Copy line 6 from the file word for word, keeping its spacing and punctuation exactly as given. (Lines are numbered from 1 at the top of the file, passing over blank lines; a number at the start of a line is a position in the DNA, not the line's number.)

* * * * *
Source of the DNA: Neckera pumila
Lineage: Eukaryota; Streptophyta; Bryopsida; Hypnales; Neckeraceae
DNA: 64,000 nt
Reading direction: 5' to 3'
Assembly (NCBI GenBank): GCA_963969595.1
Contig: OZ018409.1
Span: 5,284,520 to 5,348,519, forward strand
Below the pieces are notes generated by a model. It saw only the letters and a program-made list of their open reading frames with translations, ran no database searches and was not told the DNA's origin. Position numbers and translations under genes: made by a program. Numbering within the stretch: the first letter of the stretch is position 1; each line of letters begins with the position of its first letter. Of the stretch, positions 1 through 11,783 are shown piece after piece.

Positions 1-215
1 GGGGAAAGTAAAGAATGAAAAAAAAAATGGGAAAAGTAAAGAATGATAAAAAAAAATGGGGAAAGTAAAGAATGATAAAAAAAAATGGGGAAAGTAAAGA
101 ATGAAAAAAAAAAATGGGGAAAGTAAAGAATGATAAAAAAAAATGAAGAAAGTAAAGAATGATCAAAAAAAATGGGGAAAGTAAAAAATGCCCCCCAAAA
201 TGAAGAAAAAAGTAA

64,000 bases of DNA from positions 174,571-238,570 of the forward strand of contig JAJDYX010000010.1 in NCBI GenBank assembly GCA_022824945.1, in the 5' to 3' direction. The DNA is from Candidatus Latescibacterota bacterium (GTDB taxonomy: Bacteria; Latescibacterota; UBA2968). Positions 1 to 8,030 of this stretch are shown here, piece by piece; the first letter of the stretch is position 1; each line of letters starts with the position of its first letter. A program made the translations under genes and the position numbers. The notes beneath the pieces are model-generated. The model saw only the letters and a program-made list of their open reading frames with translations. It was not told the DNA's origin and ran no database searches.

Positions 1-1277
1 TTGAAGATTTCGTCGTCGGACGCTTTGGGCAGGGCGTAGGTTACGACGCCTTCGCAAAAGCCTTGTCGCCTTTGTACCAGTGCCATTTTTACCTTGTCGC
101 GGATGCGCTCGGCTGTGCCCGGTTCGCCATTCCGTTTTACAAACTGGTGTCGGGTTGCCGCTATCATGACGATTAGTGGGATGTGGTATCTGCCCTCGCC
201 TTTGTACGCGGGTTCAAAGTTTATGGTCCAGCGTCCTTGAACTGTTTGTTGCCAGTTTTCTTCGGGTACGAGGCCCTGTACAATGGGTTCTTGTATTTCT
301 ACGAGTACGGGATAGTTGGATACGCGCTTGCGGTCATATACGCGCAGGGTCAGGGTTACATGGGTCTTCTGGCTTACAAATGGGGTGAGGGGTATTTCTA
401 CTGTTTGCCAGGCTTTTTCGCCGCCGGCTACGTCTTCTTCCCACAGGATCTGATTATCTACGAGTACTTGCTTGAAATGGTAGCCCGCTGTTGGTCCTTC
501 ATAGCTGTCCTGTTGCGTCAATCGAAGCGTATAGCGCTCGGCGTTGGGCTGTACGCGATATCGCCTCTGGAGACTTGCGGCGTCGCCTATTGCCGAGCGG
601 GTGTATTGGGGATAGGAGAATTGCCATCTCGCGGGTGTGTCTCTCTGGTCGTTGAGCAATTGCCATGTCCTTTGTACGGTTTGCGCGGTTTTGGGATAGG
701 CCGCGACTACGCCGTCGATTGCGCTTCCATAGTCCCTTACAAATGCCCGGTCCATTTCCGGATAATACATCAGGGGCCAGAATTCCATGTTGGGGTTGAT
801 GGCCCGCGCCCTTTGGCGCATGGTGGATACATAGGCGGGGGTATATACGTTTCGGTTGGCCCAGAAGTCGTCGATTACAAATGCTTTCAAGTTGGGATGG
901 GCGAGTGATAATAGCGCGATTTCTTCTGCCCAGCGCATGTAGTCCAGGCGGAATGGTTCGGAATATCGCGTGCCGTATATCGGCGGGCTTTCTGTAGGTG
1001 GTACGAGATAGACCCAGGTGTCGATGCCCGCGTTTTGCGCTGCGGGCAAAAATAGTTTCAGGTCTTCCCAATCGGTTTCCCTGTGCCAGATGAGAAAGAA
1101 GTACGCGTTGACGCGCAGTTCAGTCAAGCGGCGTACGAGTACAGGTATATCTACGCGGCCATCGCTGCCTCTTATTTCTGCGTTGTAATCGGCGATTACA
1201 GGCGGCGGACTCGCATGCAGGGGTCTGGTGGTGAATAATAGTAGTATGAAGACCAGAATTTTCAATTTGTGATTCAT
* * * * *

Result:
Contig: OZ018409.1